• Shower and bathtub support rails and grab bars
  • Higher, or comfort-height toilets and toilet handrails to ease the process of sitting and standing
  • Lift chairs with electronics to help a sitter easily rise to standing
  • Bed risers and rails, and a firm mattress
  • Designated, convenient spots to place canes and other mobility devices 

Supporting Access

Aging is a part of life, and you may not have the same strength or fine motor skills as you did when you were in your 20s. If lifting heavy boxes or bending over for kitchen appliances is getting harder for you or an aging parent, consider adjusting your living space to make daily tasks easier.

Modifications that can help with accessibility include: 

  • Installing levers instead of doorknobs
  • Adding an automatic flush feature to toilets
  • Replacing drawer and cabinet knobs with large handles
  • Providing under-counter and handheld jar, can, and bottle openers
  • Keeping frequently used kitchen appliances on countertop slider trays
  • Lowering and installing pull-down kitchen cabinets
  • Increasing countertop heights used for standing tasks
  • Installing shallow sinks
  • Ensuring space for shower chairs and adding handheld showerheads

Boosting Visibility

When it comes to your vision, clarity and brightness can both diminish over time, so adequate lighting is essential. You can help reduce falls and frustration with: 

  • Additional light installations, both overhead and task
  • Brighter lightbulbs
  • Large-print clocks, appliances, and calendars
  • Light-sensing nightlights in bathrooms, bedrooms, and hallways
  • Voice- or movement-activated lighting
  • High-contrast design to highlight changes in surfaces, levels, or objects

Avoiding Burns and Fire

Heat- and fire-related hazards are important to watch out for regardless of the age of a home’s occupants, but they’re particularly critical if memory or sensation issues are involved. Consider6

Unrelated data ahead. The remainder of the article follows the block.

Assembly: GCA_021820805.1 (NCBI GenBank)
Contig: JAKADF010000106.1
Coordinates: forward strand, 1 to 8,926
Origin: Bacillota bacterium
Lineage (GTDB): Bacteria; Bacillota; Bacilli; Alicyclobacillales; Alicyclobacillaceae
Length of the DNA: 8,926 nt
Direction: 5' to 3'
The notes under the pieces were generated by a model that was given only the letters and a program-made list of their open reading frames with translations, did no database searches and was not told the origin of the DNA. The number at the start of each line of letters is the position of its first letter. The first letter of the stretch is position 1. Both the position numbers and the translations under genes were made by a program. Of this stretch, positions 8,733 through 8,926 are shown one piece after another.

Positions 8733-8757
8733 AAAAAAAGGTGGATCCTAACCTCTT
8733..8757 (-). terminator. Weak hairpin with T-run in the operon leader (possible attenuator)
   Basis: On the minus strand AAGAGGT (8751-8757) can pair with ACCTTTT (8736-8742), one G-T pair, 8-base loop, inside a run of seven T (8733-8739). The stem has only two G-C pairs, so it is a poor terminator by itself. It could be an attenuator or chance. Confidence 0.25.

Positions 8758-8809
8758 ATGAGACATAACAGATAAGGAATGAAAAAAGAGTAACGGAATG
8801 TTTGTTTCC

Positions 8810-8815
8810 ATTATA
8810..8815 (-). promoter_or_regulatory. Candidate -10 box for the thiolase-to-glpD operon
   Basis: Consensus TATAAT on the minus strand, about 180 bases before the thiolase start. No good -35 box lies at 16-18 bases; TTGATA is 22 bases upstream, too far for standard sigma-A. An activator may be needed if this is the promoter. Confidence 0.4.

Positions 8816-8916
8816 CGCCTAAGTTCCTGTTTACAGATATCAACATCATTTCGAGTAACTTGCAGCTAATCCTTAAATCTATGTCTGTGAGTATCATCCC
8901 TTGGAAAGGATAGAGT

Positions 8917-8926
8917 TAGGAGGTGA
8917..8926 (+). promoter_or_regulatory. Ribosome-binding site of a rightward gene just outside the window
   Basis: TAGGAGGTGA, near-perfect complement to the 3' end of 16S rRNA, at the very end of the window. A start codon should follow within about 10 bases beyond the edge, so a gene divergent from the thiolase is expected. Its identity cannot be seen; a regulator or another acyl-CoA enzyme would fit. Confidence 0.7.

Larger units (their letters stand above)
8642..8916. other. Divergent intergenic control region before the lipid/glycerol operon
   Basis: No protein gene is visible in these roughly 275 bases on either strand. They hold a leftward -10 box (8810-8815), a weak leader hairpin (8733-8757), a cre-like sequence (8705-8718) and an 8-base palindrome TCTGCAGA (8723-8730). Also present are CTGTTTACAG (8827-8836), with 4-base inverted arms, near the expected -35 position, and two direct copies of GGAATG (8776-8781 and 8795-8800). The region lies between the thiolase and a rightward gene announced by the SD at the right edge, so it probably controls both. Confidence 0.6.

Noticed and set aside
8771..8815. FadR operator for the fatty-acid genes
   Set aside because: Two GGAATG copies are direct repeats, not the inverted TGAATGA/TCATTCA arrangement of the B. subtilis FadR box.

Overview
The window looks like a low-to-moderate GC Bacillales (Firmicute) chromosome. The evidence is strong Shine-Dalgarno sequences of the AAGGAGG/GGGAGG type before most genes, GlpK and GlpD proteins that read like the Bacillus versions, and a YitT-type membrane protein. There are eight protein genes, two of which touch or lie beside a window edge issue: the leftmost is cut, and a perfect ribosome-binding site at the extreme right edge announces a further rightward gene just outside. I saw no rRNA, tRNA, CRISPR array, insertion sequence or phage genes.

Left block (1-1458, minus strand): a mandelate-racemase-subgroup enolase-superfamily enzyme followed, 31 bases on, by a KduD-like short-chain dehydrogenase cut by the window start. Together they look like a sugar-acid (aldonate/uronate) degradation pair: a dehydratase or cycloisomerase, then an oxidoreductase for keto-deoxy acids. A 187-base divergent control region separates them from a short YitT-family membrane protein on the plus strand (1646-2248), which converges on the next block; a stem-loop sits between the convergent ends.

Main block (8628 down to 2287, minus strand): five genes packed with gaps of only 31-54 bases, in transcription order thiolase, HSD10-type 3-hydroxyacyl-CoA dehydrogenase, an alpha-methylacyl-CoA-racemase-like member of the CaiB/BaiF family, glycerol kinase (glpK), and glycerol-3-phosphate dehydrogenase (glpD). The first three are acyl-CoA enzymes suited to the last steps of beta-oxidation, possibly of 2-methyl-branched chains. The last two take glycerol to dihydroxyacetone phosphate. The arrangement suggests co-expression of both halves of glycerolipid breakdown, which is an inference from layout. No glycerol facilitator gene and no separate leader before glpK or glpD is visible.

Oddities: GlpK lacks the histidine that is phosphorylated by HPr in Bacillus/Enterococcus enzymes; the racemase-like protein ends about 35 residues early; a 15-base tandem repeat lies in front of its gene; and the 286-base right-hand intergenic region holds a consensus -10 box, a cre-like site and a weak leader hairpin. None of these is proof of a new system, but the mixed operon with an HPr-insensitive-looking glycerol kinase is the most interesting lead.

• Limiting water heater temperature to 120° to avoid scalding
  • Investing in smoke alarms that include strobe lights or bed/pillow shakers
  • Installing a smooth, induction stovetop with light-up heating elements 
  • Installing motion-sensing stove shut-off devices
  • Purchasing an in-hood extinguisher to contain stovetop fires
  • Using high-heat limiting burner covers

Technology Solutions for Safety

Medical alert systems such as wearable devices have been around for decades, but today, there are more options than ever for utilizing smart devices and connecting technology to help older adults age at home safely. 

These include: 

  • Voice-activated virtual assistants such as the Amazon Echo and Google Nest
  • Wearable devices
  • Smart home monitors that detect falls, breaking glass, and other disturbances, sending external alerts to emergency numbers
  • Smart appliances that monitor food safety and inventory
  • Apps and devices that provide medication monitoring and reminders
  • Audio and video systems that allow external monitoring and communication
  • Home security apps and devices that connect to family, caregivers, and 911

Engage Professional Help to Plan a Safer Home

It can be difficult to assess a familiar environment for safety –– we all become used to the quirks, clutter, and workarounds we’ve grown to live with. Although you can certainly perform a room-by-room analysis with a checklist in hand, don’t hesitate to engage professionals if you need to. There are many options to make caring for aging parents easier, such as: